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Everyone knows or has met someone who is able to get seemingly impossible things done, from finding some luxury item in the middle of nowhere, to persuading someone to do something out of the ordinary, often against their better judgment.

A shortcut, a tip, the man with the inside track. Stephen Cohen is that person.

An easy manner, a splash of charm, the ability to read people instantly and a very, very quick mind is what you need if you are to make a living conning people out of their possessions. But they are all as nothing without the right knowledge and careful planning. Stephen Cohen possesses an extraordinary ability to acquire snippets of information and then weave them together to create an entirely different, and entirely convincing, picture about what is happening or has just happened.

It makes him an extraordinary storyteller, and he will literally tell you tale after tale for hours. He will tell you about meeting Bill Gates. "I know him. I went to Comdex one year - I arrived on the Tuesday and I couldn't get a badge because it was late, around 5.30 p.m. There were some old farts on security, about 65, so I just walked in. And I saw a group of people watching big screen TV but with the sound turned off. So I walked up to this guy, introduced myself and started talking."

He will tell you about his Rolls Royce: "It was a 1979 Silver Cloud. But I remember the insurance company asked me for the horse power of the car because it wasn't listed anywhere, so I wrote to Rolls Royce's headquarters in England saying 'What is the horsepower of my car, I need to know for my insurance company' and they wrote me a letter back. It contained one word: 'sufficient'."

He will tell you about charming the most beautiful woman in the world in a lift in Nicaragua. He will leave pregnant pauses in an intriguing story about how a Caribbean plane due to take off returned to a terminal to let on several mysterious American-speaking men dressed exactly alike. Whatever the subject, whatever the country, whatever the moment, Stephen Cohen has a story to tell about it. And every story has in it a kernel of truth, a fascinating snippet that he has picked up from somewhere that he then weaves a tale around.

But while this most human of gifts makes Stephen Cohen a great man to chat to, it is also the basis of his criminal enterprise. He has learnt that if you talk to someone long enough they will relax and be more likely to break confidences. The sheer amount of time he spends talking on the phone is extraordinary. He has new phone lines installed in every place he lives; he has become an expert on the latest technology that runs calls over the Internet; when in jail he made literally dozens of phone calls every day. Stephen Cohen was born with a phone attached to his ear.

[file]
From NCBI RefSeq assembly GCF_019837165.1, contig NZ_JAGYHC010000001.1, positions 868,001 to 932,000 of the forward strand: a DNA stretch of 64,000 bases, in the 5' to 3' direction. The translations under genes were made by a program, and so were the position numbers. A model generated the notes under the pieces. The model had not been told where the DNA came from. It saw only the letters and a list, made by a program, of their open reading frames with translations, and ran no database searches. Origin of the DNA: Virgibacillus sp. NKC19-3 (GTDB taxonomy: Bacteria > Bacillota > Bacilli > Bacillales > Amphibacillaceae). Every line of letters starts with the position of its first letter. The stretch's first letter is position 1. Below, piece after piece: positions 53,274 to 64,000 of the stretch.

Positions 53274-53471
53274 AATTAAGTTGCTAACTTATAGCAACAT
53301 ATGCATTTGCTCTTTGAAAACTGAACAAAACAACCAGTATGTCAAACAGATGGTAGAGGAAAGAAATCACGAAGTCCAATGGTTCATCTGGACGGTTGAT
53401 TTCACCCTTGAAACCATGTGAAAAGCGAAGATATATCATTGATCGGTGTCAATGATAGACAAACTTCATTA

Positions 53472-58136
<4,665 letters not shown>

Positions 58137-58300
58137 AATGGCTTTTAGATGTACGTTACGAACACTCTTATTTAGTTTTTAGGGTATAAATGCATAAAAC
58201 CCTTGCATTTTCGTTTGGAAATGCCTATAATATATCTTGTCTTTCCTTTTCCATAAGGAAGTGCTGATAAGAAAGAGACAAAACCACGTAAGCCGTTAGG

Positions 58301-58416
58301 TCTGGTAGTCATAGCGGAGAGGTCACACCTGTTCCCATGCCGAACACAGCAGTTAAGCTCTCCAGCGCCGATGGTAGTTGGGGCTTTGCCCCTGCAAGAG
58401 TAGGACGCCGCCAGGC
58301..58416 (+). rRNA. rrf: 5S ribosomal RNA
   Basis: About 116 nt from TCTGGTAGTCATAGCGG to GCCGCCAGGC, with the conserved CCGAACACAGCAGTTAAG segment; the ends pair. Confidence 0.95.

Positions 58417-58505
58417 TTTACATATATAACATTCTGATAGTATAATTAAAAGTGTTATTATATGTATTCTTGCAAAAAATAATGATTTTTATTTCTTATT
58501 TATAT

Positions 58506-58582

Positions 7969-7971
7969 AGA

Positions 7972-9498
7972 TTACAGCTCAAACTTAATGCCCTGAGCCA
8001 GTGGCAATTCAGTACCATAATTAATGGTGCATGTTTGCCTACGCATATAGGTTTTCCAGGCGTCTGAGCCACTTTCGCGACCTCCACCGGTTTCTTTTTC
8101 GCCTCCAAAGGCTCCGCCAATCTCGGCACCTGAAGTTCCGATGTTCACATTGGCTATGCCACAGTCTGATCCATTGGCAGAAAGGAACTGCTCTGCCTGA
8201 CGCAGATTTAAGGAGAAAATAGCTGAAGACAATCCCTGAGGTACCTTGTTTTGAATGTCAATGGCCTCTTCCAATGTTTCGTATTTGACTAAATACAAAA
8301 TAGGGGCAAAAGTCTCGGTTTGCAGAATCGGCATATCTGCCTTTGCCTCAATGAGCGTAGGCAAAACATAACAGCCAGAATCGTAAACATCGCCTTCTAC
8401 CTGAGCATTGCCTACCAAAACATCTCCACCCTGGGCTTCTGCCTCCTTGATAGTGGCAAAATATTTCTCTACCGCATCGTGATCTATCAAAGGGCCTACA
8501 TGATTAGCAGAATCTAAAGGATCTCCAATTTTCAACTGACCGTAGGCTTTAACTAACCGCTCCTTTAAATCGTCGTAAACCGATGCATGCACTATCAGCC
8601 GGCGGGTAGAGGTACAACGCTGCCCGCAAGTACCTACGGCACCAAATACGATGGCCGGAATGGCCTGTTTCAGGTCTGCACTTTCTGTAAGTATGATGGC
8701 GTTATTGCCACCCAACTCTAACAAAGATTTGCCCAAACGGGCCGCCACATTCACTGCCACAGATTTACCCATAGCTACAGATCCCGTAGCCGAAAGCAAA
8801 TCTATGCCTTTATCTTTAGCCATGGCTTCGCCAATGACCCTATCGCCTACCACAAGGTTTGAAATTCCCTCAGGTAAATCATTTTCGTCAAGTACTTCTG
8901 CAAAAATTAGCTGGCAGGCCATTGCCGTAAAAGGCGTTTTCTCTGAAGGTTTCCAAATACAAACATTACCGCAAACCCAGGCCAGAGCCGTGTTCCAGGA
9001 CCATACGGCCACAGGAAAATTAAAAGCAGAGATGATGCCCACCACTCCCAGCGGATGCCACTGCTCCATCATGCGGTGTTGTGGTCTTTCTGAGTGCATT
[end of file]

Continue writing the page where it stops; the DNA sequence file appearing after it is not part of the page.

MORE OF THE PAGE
This mastery of the phone and ability to draw out secrets achieves remarkable results. Cohen would often taunt Kremen by calling him up and providing small details of Kremen's legal tactics, often just hours after they had been discreetly prepared.

Talk with him about a wide range of subjects, and he will have a comment to make on something that happened only hours earlier. Cohen picks up interesting titbits before they become public knowledge and uses them to give the impression of knowledge and authority. The catch is that there is almost no depth to that knowledge - something that becomes increasingly obvious the more you speak with him.

An old friend and lawyer of Cohen's, Frank Butler, knows this better than most. "Steve is the sort of person that has read the first page of every book ever written. He would pick your brain for all of the salient points of an issue and then regurgitate them back to you. And he could use them to his advantage. He is a very bright person."

One of Kremen's lawyers, James (Jim) Wagstaffe, is less complimentary: "If you lit a match in front of his mouth, the whole room would explode it is so full of gas."

Nonetheless, through a potent combination of careful planning, bald untruths, aggressive legal pressure and endless phone calls, Cohen manages to achieve seemingly impossible results, getting people to hand over money, cars, even houses in return for nothing. And he has done it over and over again for nearly 40 years.

It is an old maxim that you can't con an honest man. As a result, conmen are often viewed as loveable rogues, even though they feed off people's weaknesses, because the person who loses out knew they were up to no good in the first place.

Cohen doesn't fit this model of con man. He is certainly devastatingly charming when he needs to be, he can spin a yarn and have you believe it's true, but Stephen Michael Cohen prefers - loves - to fox, bewilder and cajole honest people into making mistakes. People aren't complicit in a Stephen Cohen scam - he takes you for what you're worth and then turns around and grins, defying you to try to get your possessions back. The result is that Cohen's skills at avoiding people - creditors, bailiffs, lawyers, angry husbands, sheriffs - are even more honed than those he uses to con people in the first place.